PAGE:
Now, I freely admit that my brother was a very unusual child and that this happiness and surprise was not because we were lacking, simply because that was who he was. Also we both found the task of writing to Father Christmas somewhat problematic, we never really wanted to ask for anything… indeed that attitude has predominantly continued into adulthood, which I think vexes my mother and Gran as it offers no insight as to what we would appreciate to receive as gifts, that’s just the way we are, then again most of our family aren’t very good at asking for things…whether it be gifts or help.
I said some of our family; the exception would be our three young cousins. They have no such qualms in asking for things or expecting them for that matter. Now, I am not saying they are ungrateful, far from it, anything I have ever given them has always been thanked for profusely and with genuine meaning and enthusiasm, however the amount of ‘stuff’ they have astounds me. I have to constantly remind myself that we are of very different upbringings and indeed of era’s, given that there is a 14.5 year difference between me and the oldest of the three and 18.5 years between myself and the twins. We might be ‘technically’ of the same generation but in actuality we really are not. They also live in a more financially stable environment than we ever did. The entire lifestyle attitude is completely contrary to anything I have ever known, indeed I find it hard to comprehend that I live in more financially stable times (perhaps an ironic thing to say given the current economic climate, but there you go), at least within my family and to understand the repercussions of that.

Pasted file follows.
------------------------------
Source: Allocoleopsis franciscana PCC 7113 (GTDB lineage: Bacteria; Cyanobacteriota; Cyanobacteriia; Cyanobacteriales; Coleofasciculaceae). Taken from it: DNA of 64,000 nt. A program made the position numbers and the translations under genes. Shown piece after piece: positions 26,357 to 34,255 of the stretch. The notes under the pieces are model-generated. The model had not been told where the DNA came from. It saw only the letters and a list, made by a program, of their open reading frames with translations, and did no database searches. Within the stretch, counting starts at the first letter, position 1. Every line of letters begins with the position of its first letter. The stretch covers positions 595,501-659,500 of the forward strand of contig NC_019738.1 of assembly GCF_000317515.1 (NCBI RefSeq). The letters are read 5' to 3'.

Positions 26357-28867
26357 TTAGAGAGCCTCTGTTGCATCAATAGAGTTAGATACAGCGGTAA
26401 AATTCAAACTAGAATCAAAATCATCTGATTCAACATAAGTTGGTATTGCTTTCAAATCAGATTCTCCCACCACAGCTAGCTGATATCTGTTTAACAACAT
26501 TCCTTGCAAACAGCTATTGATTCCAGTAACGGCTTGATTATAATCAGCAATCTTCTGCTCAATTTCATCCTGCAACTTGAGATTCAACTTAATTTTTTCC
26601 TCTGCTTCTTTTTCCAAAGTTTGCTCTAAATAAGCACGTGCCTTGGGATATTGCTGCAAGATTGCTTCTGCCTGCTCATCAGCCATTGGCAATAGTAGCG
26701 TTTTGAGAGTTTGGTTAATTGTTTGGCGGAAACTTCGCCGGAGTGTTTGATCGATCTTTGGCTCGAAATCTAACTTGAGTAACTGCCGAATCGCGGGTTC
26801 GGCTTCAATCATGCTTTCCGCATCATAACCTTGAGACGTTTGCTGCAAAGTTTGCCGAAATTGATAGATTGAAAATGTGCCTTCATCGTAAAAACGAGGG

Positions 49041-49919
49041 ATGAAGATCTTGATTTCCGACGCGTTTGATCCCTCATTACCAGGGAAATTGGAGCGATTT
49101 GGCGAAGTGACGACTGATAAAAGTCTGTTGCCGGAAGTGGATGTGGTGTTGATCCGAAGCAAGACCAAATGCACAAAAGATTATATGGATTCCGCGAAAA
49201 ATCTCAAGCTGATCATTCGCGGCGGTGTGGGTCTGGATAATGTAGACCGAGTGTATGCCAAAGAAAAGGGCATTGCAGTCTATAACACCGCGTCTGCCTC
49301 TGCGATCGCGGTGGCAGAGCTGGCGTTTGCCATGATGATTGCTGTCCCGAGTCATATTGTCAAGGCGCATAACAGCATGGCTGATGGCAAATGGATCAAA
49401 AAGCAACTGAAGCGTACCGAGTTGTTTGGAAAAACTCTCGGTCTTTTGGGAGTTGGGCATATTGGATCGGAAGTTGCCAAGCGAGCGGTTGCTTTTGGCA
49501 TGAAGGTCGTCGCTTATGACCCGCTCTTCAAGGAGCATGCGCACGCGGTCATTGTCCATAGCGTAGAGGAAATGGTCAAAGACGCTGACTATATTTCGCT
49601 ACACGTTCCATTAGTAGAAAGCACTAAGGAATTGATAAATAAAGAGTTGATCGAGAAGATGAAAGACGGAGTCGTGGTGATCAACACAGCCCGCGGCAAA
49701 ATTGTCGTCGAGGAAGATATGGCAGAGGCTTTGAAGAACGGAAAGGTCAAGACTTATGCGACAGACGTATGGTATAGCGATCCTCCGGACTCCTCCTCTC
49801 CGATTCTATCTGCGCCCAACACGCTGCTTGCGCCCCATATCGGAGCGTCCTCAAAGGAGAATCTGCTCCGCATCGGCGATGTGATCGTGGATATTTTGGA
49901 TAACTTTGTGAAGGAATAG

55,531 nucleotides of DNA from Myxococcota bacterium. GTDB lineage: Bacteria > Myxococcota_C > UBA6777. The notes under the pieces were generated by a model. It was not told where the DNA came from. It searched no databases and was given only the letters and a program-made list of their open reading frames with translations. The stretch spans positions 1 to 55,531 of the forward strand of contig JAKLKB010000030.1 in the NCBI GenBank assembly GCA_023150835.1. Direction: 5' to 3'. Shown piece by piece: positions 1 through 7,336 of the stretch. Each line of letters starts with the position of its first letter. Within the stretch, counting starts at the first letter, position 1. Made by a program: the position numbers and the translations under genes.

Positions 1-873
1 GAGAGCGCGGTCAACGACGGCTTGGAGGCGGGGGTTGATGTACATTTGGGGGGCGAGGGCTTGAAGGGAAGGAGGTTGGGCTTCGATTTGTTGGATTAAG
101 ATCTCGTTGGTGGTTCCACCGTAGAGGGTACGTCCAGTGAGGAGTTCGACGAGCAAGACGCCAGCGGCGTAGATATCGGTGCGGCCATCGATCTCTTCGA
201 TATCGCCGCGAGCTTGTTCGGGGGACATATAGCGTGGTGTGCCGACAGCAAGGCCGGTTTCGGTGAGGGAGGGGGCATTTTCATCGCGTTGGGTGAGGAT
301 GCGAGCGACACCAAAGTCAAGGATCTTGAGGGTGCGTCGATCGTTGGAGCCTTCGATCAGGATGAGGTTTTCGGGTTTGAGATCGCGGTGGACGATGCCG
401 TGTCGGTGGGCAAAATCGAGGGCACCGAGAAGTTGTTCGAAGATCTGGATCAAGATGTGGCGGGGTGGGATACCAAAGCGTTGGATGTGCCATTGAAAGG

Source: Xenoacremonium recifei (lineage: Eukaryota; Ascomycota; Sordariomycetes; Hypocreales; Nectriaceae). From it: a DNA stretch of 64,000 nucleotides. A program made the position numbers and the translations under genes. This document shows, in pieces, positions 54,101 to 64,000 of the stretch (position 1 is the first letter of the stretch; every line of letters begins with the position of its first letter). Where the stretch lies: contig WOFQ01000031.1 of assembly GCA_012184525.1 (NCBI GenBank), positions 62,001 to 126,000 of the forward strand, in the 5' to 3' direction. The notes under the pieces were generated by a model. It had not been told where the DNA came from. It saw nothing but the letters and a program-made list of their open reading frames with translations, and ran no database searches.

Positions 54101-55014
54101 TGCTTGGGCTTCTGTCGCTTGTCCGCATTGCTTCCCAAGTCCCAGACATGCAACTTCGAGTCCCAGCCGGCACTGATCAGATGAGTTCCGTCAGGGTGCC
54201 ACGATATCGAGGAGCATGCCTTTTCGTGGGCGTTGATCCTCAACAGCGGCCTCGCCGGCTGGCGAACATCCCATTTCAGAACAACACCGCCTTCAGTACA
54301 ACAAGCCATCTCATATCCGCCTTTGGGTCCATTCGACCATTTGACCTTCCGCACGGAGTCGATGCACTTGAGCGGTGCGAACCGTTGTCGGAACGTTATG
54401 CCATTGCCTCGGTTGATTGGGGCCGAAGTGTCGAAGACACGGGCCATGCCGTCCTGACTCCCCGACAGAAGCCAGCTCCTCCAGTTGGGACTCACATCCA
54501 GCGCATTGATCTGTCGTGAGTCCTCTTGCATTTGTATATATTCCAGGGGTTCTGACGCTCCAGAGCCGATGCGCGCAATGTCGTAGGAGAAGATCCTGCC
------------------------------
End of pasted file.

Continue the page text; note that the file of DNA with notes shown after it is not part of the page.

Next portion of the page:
I have talked about Christmas so far only as a receiver. This is not an accurate assessment of my attitude towards the holiday season at all. One of the things I like the most about this time of year is the excuse to give people things that I have thought about for sometime and hopefully given them something that they will enjoy. I try to put a lot of thought behind my gifts (on any occasion), I try not to give people anything without due consideration. For example this year I am giving several people things that I have made myself as opposed to bought… for is it not written that: ‘It is the thought that counts’ (I am a follower of The Way… of Mrs Cosmopolite, Ankh Morpork)?